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# Surface Integral watch

1. I want to estimate the energy of point charges over a sphere, however I think I am doing the integral wrong.

I know the energy is calculated by:

Where pi are the position vectors and qi are the charges of the points. Since the charge I am taking is one, and the radius of my sphere is one, when I model the point charges as a uniform charge over the sphere I can get the energy to be:

and then taking polar coordinates I get and fixing as I get:

which cancels to:

However I know it should be , what am I doing wrong??
However I know it should be , what am I doing wrong??
So you're out by a factor of 4pi, which happens to be the surface area of a sphere of radius 1. So, do you need to take charge density into account? Not that I know anything about this.
3. (Original post by ghostwalker)
So you're out by a factor of 4pi, which happens to be the surface area of a sphere of radius 1. So, do you need to take charge density into account? Not that I know anything about this.
I did realise that I was out by the surface area which made me think I was doing it slightly wrong but am definitely close. I shall look into the charge density so thanks you for that.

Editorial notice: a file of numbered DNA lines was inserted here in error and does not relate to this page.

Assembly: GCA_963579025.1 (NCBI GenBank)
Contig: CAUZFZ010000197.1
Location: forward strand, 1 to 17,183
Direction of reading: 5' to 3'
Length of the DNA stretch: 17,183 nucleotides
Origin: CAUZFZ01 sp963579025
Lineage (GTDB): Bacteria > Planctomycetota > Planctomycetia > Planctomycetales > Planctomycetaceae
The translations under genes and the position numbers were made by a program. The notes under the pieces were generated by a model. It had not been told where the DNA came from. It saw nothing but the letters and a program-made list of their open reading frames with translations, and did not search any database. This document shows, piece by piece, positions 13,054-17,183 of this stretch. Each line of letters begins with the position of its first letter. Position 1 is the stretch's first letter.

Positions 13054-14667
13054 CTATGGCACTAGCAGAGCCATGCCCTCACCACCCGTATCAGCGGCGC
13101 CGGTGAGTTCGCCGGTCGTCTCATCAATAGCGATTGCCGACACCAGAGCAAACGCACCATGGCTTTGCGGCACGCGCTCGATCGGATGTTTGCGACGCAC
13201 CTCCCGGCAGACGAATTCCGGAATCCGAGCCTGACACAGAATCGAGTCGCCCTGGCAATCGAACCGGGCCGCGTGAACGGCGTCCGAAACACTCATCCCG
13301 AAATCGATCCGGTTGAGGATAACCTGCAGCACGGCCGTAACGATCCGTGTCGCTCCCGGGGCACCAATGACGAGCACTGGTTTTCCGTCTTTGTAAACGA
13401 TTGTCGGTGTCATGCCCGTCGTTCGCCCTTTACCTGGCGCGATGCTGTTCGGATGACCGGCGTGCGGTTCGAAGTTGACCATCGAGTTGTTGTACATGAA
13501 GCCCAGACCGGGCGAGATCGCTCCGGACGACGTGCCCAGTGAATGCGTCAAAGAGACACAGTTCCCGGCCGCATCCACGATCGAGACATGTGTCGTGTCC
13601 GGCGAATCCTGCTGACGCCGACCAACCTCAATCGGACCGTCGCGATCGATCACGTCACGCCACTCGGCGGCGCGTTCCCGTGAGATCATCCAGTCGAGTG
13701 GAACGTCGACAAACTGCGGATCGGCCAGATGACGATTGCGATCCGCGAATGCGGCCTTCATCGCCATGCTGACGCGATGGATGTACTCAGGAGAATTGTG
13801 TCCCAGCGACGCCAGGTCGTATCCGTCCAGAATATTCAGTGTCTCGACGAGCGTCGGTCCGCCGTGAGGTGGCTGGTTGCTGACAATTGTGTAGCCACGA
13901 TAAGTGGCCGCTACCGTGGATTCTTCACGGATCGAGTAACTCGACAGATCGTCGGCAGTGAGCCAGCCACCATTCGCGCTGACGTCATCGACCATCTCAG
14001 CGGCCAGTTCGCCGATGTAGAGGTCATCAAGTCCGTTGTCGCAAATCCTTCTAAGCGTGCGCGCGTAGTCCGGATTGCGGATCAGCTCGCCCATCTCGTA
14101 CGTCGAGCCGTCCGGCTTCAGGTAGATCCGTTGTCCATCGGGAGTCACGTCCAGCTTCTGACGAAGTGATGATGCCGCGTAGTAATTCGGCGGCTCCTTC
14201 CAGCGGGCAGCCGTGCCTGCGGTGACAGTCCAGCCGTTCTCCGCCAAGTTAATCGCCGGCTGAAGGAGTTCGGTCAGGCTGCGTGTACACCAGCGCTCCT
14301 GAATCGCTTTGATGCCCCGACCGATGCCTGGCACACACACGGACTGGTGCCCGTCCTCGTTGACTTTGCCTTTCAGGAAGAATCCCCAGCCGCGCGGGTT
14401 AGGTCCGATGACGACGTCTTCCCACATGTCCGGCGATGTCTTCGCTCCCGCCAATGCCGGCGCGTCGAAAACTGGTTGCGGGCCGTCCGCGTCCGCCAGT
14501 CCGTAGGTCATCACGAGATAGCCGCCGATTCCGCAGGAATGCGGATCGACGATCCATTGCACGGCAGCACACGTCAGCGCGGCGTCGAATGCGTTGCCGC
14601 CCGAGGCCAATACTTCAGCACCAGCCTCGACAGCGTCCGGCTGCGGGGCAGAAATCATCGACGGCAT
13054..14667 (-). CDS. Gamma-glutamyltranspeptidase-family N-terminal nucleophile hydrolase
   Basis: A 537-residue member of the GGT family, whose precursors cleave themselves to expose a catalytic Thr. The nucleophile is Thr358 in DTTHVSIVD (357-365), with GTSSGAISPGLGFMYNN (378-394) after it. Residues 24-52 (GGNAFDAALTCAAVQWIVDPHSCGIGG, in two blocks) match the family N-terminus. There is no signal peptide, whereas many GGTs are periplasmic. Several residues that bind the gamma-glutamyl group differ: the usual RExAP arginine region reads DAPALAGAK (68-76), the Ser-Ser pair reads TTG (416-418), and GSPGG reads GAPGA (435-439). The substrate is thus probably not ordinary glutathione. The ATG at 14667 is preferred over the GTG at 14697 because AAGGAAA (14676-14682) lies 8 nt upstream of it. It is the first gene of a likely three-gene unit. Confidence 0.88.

I am unsure of my notation as well however, I am not sure if it should in fact be:

?
I did realise that I was out by the surface area which made me think I was doing it slightly wrong but am definitely close. I shall look into the charge density so thanks you for that.

I am unsure of my notation as well however, I am not sure if it should in fact be:

?
I would have thought:

?
5. (Original post by ghostwalker)
I would have thought:

?
I think it's because I have fixed the point and when I do this I must multiply by the surface area of the sphere. Which sorts my original issue. I shall look into notation and post again when I have an answer. I would agree with you though, it seems I wasn't understanding the notation when I took the notes back in November!
6. Ok so I think it goes as follows:

...
One thing I would query, is why you have the 16/pi^2 to start with - but I'm not up on the physics behind this.
8. (Original post by ghostwalker)
One thing I would query, is why you have the 16/pi^2 to start with - but I'm not up on the physics behind this.
Sorry, I have found that is the charge density I am not up on the physics of it either to be honest, I need to look into it more, but at least I know where I was going wrong now, thanks for the help, always useful to bounce ideas around!

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